Schools Training

Student Guide to Living with a Roommate

20 NOV 2013

Living with a roommate for the first time is a rite of passage for a large majority of students. Whether you live with a roommate in the student dorms or in your own apartment off-campus, living with a roommate can potentially be minefield if you don’t take the time to communicate and outline expectations before jumping into the living arrangement head first. Though you sometimes have to guess at what to expect when you live with a roommate for the first time, we’ve outlined a list of 4 major areas to consider and to talk about before you sign the lease on your dream apartment.

1. Lifestyle

Do you like to wake up early in the morning and read the newspaper or are you more likely to stay up until the middle of the night studying? Is hanging out in your room alone with a book your idea of fun, or are you a social butterfly who prefers chatting up a storm? These are just a few of the questions you should be considering before you move in with someone. The main point is to discuss how you like to live so that there aren’t any surprises later on, and be honest. You don’t have to be exactly identical to live together, but you should have a general idea of how your roommate lives before you move in with them.

2. Finances

This is an area that can potentially be tricky and it’s very important to outline who will take care of which area of the budget ahead of time. For example, if one roommate is the one that is in charge of giving the rental cheques to the landlord, then the other should be responsible for the utilities. There shouldn’t be one person that takes care of all of the finances in the household, as anyone who lives in the household is a responsible adult who should be able to contribute. Use education news or educational articles to help you with creating a budget if necessary.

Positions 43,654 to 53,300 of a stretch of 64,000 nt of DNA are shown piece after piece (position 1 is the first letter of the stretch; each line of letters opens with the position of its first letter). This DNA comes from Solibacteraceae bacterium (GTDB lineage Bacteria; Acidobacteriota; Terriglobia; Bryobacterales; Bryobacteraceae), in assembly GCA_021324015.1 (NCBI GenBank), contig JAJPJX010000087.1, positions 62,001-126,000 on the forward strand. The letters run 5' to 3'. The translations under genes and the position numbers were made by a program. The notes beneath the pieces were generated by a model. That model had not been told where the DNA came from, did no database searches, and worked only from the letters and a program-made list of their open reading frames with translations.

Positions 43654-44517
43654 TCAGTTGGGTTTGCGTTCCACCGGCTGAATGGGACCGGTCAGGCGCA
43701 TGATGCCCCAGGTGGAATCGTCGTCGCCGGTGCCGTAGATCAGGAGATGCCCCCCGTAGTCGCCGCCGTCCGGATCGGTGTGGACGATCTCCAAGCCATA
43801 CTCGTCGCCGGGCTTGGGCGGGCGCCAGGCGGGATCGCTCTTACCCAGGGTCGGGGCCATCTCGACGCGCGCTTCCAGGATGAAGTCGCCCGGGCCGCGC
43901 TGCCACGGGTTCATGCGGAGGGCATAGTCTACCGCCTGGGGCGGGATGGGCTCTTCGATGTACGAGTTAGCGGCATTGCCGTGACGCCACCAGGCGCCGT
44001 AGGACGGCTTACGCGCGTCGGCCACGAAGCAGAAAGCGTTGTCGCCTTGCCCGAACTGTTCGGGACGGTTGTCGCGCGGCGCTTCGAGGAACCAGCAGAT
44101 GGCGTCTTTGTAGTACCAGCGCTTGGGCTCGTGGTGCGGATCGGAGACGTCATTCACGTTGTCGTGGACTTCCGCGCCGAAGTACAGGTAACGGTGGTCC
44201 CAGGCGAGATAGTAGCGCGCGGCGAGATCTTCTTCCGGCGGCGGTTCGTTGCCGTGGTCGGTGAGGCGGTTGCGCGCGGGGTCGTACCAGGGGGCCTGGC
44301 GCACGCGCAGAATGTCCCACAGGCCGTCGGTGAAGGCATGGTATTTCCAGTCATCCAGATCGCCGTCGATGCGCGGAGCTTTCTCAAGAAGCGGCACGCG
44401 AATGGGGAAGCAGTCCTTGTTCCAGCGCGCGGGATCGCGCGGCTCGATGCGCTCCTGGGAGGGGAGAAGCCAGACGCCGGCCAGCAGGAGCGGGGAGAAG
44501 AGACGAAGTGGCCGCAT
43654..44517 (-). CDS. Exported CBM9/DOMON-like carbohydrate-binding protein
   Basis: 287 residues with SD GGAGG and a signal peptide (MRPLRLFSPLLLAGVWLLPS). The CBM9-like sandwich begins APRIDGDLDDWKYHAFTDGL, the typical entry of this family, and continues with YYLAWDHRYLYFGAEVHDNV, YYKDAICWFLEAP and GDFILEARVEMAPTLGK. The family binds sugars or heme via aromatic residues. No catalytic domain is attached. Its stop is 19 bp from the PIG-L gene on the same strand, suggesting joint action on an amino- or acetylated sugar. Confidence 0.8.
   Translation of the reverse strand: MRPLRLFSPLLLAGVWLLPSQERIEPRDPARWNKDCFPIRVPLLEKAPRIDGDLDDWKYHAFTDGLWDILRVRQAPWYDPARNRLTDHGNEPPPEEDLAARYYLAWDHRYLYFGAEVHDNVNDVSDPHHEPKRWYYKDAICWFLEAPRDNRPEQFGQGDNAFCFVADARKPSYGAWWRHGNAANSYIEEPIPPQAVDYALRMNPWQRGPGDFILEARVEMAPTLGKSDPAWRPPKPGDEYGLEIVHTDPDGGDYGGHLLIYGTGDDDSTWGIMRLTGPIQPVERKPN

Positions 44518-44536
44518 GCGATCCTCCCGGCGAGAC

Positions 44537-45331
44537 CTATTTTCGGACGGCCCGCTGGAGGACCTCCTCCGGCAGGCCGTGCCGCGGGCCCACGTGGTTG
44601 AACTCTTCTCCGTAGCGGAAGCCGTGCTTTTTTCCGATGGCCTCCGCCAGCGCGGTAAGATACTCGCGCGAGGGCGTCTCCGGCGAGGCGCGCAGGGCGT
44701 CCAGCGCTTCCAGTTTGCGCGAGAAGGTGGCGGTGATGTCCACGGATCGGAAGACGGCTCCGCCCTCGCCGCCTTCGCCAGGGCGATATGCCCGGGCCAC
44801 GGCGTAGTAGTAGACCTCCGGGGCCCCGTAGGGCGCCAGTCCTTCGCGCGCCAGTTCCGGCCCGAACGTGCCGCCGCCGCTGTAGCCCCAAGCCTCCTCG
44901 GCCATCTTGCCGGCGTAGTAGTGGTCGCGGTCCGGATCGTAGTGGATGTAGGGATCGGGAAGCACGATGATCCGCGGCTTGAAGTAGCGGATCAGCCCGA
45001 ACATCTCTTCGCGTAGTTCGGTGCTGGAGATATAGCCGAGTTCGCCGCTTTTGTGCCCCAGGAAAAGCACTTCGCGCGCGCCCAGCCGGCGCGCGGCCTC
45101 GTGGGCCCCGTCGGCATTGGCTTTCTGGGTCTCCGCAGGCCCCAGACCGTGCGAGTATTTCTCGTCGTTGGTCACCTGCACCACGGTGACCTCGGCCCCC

3. Food

Will you go grocery shopping together and divide the bill? Or will each buy their own groceries and share items that you don’t need duplicates of such as butter or milk and even toiletries that you share, such as toilet paper. This category should also include creating a list of items that have run out and need to be stocked up on or something that you have borrowed and needs to replace. And with help deciding on which is the best grocery store to shop at, use your school directory for listings to decide on the best grocery store for your needs.

4. Cleaning

This area tends to be the cause of the most friction between roommates. If one person is neat and the other is messy, then this is generally a recipe for disaster. However the best way to get around this issue is to create a cleaning chart and actually stick to it. A chore chart is a great way to divide labor in a household without letting resentments (or messes!) build up.

Use these areas as a guideline and it will make living with a roommate a fun experience that you’ll look back on and smile, rather than a horror story that you share with a shudder. There’s no such thing as bad roommates, just miscommunications and misunderstandings. Talk to your roommate about problems as they arise and minor issues won’t blow up to become intolerable.